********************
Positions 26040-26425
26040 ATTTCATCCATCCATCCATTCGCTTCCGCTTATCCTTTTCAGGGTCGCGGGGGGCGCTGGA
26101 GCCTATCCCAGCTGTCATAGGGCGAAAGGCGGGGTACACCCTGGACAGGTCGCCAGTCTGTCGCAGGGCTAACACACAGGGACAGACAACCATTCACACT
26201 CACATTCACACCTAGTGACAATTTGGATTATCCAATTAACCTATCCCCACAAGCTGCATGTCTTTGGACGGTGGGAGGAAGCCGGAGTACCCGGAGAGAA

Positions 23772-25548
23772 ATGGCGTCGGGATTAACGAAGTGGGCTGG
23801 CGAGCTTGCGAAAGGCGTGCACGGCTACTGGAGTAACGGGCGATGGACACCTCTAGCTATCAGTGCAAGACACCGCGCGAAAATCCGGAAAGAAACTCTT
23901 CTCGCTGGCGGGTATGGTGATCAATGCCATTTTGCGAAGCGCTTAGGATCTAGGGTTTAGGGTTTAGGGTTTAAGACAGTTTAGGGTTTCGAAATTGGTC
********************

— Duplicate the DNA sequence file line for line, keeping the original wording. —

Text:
Positions 26040-26425
26040 ATTTCATCCATCCATCCATTCGCTTCCGCTTATCCTTTTCAGGGTCGCGGGGGGCGCTGGA
26101 GCCTATCCCAGCTGTCATAGGGCGAAAGGCGGGGTACACCCTGGACAGGTCGCCAGTCTGTCGCAGGGCTAACACACAGGGACAGACAACCATTCACACT
26201 CACATTCACACCTAGTGACAATTTGGATTATCCAATTAACCTATCCCCACAAGCTGCATGTCTTTGGACGGTGGGAGGAAGCCGGAGTACCCGGAGAGAA

Positions 23772-25548
23772 ATGGCGTCGGGATTAACGAAGTGGGCTGG
23801 CGAGCTTGCGAAAGGCGTGCACGGCTACTGGAGTAACGGGCGATGGACACCTCTAGCTATCAGTGCAAGACACCGCGCGAAAATCCGGAAAGAAACTCTT
23901 CTCGCTGGCGGGTATGGTGATCAATGCCATTTTGCGAAGCGCTTAGGATCTAGGGTTTAGGGTTTAGGGTTTAAGACAGTTTAGGGTTTCGAAATTGGTC